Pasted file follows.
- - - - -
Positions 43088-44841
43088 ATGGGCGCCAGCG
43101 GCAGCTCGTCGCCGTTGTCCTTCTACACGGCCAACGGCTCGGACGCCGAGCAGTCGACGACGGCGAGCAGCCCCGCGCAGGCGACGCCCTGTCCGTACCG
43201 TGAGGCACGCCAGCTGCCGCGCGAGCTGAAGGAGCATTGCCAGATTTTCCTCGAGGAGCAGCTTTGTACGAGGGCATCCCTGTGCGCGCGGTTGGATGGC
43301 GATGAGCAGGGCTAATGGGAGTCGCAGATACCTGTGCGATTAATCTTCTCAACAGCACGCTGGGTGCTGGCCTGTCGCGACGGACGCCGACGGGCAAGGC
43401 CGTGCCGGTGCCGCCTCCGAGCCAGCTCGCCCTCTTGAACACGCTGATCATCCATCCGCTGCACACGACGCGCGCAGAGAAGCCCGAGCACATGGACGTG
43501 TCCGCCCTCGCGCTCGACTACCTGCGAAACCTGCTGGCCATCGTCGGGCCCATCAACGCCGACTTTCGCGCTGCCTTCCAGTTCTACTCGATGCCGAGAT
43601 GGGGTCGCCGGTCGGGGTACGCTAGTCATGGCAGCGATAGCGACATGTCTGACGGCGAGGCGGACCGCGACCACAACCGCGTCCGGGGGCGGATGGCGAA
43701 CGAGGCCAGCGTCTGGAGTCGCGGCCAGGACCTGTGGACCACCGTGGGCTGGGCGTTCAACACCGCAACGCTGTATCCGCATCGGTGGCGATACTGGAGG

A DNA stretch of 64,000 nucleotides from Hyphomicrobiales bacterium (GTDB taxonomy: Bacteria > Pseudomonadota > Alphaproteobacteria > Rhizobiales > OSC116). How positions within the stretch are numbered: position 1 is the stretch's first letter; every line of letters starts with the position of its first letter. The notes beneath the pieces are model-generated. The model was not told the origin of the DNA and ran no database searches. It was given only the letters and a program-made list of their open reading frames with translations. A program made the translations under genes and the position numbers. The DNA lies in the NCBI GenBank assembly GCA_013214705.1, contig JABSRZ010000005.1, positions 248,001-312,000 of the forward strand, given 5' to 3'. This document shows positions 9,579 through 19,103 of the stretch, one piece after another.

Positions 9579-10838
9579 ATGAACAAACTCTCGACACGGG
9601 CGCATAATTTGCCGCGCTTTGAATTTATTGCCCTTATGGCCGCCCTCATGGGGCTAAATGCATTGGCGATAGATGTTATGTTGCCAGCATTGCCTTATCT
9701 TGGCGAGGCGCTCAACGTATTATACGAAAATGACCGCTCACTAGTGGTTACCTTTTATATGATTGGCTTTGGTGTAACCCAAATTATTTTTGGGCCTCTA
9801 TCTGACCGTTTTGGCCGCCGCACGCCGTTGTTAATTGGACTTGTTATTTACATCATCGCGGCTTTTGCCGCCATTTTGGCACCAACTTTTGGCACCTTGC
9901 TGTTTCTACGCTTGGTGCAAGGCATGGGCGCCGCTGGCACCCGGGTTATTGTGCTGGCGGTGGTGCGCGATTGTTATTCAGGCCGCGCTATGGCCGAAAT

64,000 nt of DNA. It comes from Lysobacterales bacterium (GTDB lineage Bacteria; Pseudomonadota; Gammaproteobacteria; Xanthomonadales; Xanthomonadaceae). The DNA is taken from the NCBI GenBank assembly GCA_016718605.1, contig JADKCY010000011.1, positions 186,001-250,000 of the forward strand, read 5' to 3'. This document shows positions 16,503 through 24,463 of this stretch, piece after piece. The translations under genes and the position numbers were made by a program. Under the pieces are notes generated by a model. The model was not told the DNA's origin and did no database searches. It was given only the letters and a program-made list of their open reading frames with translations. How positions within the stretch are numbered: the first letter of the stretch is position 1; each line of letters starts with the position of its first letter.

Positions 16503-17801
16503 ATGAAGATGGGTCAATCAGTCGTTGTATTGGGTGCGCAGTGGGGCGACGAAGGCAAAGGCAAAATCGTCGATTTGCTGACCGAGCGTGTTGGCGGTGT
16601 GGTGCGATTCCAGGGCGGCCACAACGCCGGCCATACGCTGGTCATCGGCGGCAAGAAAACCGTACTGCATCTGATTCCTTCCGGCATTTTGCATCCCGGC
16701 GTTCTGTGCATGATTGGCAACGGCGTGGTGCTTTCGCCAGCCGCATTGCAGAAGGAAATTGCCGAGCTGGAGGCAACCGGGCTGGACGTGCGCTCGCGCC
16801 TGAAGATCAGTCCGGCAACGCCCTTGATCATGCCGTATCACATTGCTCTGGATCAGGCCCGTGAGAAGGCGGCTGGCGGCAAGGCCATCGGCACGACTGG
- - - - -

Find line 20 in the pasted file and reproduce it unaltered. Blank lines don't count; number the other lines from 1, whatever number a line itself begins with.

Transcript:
16601 GGTGCGATTCCAGGGCGGCCACAACGCCGGCCATACGCTGGTCATCGGCGGCAAGAAAACCGTACTGCATCTGATTCCTTCCGGCATTTTGCATCCCGGC